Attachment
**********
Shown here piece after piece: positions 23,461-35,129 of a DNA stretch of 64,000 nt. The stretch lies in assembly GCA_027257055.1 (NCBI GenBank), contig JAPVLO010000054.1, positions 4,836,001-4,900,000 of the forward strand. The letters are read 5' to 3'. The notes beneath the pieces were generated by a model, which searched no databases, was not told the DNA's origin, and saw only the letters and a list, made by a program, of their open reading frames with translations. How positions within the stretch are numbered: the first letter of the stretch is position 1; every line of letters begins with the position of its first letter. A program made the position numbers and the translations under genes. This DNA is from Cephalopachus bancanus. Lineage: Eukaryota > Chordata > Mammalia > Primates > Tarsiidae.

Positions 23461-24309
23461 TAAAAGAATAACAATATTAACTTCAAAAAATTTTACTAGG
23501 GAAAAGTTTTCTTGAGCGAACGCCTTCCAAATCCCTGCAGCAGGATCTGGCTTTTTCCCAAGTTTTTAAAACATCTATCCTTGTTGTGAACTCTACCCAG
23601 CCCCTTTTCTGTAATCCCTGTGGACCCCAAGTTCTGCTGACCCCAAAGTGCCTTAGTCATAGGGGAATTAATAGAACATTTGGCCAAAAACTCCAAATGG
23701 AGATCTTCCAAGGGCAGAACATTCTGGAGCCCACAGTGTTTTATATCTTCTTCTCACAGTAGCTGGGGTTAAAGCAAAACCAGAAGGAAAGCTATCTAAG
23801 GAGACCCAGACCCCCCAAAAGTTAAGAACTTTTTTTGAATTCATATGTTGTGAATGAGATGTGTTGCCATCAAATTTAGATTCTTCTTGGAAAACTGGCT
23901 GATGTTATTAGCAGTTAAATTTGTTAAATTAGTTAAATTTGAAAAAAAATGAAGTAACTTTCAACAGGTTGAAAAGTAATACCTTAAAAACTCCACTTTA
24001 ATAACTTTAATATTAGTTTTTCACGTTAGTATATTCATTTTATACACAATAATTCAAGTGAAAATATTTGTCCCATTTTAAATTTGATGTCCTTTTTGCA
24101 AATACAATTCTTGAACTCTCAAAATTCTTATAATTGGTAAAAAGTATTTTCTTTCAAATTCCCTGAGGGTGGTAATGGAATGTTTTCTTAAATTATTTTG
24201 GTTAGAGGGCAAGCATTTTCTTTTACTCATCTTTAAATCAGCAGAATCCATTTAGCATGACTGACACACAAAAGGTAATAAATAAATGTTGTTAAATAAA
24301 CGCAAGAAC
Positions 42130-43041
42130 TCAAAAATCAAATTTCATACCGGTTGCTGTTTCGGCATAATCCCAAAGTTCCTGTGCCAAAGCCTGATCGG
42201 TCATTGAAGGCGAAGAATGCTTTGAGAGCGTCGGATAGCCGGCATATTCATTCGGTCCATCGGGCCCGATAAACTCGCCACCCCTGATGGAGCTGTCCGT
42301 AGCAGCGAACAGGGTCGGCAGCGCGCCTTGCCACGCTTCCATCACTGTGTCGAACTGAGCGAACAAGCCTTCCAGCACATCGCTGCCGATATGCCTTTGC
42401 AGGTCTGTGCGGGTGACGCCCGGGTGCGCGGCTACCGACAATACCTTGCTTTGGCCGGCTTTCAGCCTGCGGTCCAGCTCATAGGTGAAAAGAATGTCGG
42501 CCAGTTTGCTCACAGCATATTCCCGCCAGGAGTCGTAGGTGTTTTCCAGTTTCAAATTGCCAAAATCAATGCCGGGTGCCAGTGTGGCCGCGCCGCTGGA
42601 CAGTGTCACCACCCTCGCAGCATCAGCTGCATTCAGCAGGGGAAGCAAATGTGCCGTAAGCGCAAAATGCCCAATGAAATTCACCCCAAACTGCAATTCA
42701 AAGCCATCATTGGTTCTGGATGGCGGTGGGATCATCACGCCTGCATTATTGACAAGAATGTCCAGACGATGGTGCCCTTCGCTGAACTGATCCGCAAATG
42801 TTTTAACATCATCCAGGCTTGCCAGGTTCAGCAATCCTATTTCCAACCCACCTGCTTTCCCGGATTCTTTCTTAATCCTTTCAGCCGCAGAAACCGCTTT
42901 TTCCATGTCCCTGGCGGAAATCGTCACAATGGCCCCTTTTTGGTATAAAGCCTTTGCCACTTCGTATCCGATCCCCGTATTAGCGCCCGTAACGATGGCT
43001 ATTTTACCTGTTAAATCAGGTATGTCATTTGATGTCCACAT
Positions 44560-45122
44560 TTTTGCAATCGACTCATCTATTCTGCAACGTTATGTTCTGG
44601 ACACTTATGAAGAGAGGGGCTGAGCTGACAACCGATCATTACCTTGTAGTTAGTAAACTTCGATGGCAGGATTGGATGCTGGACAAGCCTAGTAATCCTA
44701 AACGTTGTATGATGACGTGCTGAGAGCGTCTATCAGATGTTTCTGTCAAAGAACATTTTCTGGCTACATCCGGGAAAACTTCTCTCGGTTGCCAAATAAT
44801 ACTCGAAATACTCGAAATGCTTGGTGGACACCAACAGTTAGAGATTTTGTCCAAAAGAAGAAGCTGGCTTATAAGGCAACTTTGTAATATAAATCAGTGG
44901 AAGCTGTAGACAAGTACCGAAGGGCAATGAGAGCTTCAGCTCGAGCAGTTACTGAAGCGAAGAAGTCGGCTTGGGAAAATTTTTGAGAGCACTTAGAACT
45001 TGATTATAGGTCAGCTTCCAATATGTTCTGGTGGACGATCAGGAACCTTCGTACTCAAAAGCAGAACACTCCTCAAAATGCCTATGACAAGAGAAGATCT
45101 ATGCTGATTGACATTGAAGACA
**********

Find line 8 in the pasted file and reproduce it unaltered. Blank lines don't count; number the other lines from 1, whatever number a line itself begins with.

23901 GATGTTATTAGCAGTTAAATTTGTTAAATTAGTTAAATTTGAAAAAAAATGAAGTAACTTTCAACAGGTTGAAAAGTAATACCTTAAAAACTCCACTTTA